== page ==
Has this felt like New Years to everyone?
I spent New Year’s with my father’s side of the family. I come from a divorced household, spending time mostly with our small family unit in the States, far from my father. This forced relocation has given me a chance to reacquaint myself with aunts and uncles, and cousins and second cousins (once removed) that I love so much, and the more I spend time with them, the more I love them. I see parts of them in myself- it’s interesting to me to see the ties that bind us, in spite of the distance and the years.
As part of our familial celebration we headed to one of the hundreds of under ground grottos, this one of relative ease and a cenote big enough to swim in at the end of our expedition. I’d spent the good part of Dec. 31st listening to my cousin Amador’s tales of extreme caving to have the curiosity to do it myself.
I mean, it would be easy, and we’d be taking the kids, and what a great family activity, right? How many people go caving as a family? How great is my life anyway?
So, we packed ourselves into two SUVs and started on our early afternoon expedition.
Upon arriving there were three very different sets of people:
The first I will call the foreigners- they were a group of 8 composed of 4 European/American adults, with 4 little tykes. They came with a map and knee pads, helmets, an abundance of lamps and sufficient amounts of water.
The next (in which I was in) were the locals- it consisted of about 12 people, 4 of them children in various states of dress with sneakers, no helmets, some lamps and what could be considered insufficient amounts of water.
The last, was our tour guide, whom I will call a native- his house was right next to the grotto. He had no lamp, took no water, was wearing flip flops, cut off bermuda shorts and an ill fitting tank top. He was also noticeably hung over.
Right before we started our trek Amador took one look at me and said “Take as much as you can off, and carry as little as possible. Trust me.” It was a moment of doubt, but I’m glad I listened- because as silly as I felt the moment I saw the foreigners, I realized the reason for Amador’s advice 30 minutes into our descent: under ground grottos are hot to the point of wanting to crawl out of your skin. The stone walls are wet from the humidity, and if you lift your lamp inside its dark belly you will see the miniscule water droplets floating as if they were dust particles. We spent the better part of an hour looking at formations in the rocks, climbing/descending, and holding on to ropes and walking further from the foreigners who decided to disassociate themselves from us and who had a surprise Argentine in their ranks who managed to call the rest of us a bunch of irresponsible miscreants in a way that could not be ignored and thus alienated herself from the rest of the group even more.
As we headed to the 10th of the cenotes- the one we’d finally be able to swim in- the guide informed us that we would be having to go through some very tight spots.
Did you know that it is possible to walk in the fetal position? I didn’t. Not until that day, where I was somehow walking steps while hunched into a small ball. At one point I had to crawl through a hole. We reached a place where we could stretch when the guide informed us that we had one more tight space to move through.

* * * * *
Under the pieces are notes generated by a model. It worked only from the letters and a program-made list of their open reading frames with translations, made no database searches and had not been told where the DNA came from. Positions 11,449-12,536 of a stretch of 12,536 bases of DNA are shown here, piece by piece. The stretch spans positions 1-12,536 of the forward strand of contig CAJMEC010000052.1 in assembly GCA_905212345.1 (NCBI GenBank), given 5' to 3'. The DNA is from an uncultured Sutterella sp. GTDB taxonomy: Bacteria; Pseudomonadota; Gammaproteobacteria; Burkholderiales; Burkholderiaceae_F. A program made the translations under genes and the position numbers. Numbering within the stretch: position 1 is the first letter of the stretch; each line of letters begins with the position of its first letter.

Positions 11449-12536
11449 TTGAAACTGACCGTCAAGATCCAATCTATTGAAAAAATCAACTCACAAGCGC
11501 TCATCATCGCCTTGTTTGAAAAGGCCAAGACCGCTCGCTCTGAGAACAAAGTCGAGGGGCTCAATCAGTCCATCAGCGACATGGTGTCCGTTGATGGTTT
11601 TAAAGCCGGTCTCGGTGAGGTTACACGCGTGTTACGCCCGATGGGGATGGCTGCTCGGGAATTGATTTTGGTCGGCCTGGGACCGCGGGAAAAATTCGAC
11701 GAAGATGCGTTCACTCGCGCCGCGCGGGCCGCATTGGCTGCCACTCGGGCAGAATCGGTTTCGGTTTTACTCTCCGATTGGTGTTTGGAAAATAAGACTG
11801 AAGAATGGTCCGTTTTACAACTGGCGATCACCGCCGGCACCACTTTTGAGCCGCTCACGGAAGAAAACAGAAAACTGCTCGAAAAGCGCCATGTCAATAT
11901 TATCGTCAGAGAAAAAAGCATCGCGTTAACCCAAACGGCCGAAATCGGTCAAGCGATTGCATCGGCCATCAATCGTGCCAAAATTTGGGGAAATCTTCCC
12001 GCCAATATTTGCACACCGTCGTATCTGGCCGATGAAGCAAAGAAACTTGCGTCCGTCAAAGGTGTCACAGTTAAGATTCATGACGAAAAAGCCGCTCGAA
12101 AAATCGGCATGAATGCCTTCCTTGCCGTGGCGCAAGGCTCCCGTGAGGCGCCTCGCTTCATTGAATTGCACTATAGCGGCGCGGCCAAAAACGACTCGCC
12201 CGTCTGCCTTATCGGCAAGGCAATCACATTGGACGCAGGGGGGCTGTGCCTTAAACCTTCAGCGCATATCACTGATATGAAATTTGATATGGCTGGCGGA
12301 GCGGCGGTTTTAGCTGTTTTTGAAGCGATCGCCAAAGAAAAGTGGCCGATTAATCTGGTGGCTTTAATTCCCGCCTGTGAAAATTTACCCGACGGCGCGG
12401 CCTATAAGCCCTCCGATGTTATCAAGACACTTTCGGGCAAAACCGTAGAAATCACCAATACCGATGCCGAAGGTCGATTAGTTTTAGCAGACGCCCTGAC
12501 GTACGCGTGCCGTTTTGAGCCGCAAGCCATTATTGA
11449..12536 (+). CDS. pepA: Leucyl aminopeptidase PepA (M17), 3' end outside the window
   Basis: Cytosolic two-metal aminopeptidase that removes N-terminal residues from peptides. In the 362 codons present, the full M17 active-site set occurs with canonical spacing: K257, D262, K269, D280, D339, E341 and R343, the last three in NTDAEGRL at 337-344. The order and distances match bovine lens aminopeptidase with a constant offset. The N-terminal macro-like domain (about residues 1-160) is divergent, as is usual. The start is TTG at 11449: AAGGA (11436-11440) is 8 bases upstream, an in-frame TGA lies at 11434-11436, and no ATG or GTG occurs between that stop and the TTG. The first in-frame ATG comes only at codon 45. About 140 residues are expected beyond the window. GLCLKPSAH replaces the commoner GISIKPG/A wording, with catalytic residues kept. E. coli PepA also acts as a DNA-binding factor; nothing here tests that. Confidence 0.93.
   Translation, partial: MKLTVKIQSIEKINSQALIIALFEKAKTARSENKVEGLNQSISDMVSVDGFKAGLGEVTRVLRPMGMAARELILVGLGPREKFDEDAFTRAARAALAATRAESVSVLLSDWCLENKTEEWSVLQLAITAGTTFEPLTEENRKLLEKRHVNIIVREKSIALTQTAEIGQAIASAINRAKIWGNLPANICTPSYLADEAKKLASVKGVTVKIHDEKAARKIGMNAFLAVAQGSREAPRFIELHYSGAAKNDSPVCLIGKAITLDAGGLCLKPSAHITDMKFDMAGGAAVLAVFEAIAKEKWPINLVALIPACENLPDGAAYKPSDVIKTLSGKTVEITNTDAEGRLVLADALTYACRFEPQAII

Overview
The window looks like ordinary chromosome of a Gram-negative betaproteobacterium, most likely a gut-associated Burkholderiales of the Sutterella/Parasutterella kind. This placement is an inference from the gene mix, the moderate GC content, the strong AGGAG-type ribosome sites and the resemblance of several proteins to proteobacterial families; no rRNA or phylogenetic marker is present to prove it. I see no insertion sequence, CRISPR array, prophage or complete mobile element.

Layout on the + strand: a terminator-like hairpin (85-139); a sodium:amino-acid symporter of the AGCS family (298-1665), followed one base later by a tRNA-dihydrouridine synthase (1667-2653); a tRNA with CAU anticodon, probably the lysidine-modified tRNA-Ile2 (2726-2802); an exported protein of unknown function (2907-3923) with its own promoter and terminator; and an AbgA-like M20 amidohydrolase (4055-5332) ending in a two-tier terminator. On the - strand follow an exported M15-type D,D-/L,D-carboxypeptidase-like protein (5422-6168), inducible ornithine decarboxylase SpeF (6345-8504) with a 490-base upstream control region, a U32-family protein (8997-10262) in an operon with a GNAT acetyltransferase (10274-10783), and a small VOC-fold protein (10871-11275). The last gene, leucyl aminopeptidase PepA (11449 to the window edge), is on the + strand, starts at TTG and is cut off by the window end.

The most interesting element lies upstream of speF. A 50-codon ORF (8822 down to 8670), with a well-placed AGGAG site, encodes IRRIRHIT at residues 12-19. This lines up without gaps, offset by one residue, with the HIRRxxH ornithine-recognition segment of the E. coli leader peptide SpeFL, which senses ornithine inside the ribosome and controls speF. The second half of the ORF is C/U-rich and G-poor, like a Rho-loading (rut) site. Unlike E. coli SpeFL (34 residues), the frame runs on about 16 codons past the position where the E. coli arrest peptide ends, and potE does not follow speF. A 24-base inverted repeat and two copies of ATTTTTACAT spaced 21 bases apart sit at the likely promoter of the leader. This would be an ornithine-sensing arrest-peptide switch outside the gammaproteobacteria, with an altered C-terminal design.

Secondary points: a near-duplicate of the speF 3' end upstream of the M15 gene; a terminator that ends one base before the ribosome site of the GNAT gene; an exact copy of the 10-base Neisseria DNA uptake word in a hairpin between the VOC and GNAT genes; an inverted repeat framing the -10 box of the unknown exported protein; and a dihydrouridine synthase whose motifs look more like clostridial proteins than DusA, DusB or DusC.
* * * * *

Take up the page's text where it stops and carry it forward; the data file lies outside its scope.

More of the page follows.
I had a lot of panicked thoughts in that moment- what if I could not breathe? How long would it take? What if I died from the heat? How long could my legs take all the dipping and compartmentalizing and weird positions?
And then we got there- to the biggest part of the cave, with a cenote ready for swimming. It occurred to me in that moment, amidst the running to fresh water to swim in and rinse the dirt off that the hardest part is always right before the pay off. The final push always feels like death- you’re too tired. You’re worn out. You’re done.
And then you get there.
I am also convinced that the real secrets of life lie 150 feet underground, in a dark cave with a lake. I thought of how God takes men into deep waters to cleanse them, not to drown them. I thought of the new year, of the madness and the mess in my last three January firsts, of the days that lay ahead mysterious, and exciting.
And as I dove in deep to feel the water surrounding me I realized- the foreigners hadn’t made it. And who would be the most sure footed amongst us? Why, if it wasn’t the hung over native! Sometimes you can’t prepare enough, and sometimes you’re not prepared. But you can get through it much better than you know, or anticipate if you just trust yourself. Even if you’re hung over (and in our guides case, I am sure he has been doing this for decades- the cave guiding and the drinking.).
We ended up having to go back the same way we came- surprisingly, knowing what we were up against made it go a lot quicker. I was in and out of the tight spots in about 10 minutes. It probably helped that I was pretending to be a kitten at my 7 year old cousin’s suggestion (Thanks Sofia!).
On the way out, Leonardo fell asleep- he’s all of 18 months old, and went limp right out of the tighter spot. His father had him in a baby carrier across his chest, and Leonardo slept without a care in the world, while the rest of us wanted to crawl out of our clothes. Our group thought he had fainted until the sound of his light snoring filled the cave.
I knew we were close to the entrance/exit when the temperature suddenly changed- being close to the surface, the air went cool again, and after two minutes I wanted a sweater. Suddenly we didn’t need our lamps and we could see the afternoon sunlight coming in through the cave. I climbed up the stone steps like Persephone, coming from the underworld.
And maybe I was.